The Chairman of the American Delegation (Davis) to the Secretary of State
[Received November 14—11:45 a.m.]
35. I appreciate your 17, November 13, 3 p.m. which crossed my 32, November 13, 10 p.m., and see that we are thinking along the same lines. I have been taking with the British the exact line suggested by you.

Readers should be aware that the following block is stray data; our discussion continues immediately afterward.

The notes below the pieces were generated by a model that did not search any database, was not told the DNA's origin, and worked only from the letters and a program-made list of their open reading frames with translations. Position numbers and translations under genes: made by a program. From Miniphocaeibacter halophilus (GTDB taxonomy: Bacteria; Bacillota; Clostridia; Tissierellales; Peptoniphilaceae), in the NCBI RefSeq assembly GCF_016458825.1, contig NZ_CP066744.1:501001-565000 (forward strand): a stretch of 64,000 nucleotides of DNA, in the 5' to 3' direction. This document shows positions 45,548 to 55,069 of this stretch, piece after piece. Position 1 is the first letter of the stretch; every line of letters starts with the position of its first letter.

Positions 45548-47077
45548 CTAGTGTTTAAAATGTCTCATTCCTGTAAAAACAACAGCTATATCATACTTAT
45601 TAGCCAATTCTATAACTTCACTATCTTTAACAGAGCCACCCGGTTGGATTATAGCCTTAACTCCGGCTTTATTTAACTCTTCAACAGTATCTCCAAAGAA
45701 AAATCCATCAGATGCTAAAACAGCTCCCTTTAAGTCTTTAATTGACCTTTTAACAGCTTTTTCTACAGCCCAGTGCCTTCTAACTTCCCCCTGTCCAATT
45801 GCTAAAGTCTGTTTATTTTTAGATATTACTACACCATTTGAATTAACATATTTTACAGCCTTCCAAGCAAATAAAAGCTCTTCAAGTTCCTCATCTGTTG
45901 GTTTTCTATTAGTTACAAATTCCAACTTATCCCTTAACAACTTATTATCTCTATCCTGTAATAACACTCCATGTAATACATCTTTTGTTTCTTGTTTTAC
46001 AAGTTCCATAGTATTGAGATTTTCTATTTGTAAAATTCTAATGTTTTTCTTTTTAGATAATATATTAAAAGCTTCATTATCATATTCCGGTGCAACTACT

In my talk with Simon yesterday I felt him out as to what their attitude would be in case, as is most probable, the Japanese reply is [Page 332] unsatisfactory and I indicated some of the dangers and disadvantages with the impending Japanese denunciation, of continuing the conversations after there is no longer hope for a satisfactory comprehensive agreement. He said he was impressed by the reasons advanced and would without committing his Government wish to think it over. He said however that since it had been so difficult to get the Japanese here at all there is a rather strong feeling in British Government circles that if the Japanese once get away they will not come again and that by keeping them here now we may ultimately get something worth while from them or at least ascertain conclusively that the Japanese are unwilling to cooperate along constructive and reasonable lines and thus clarify our own minds as to how to deal with the situation.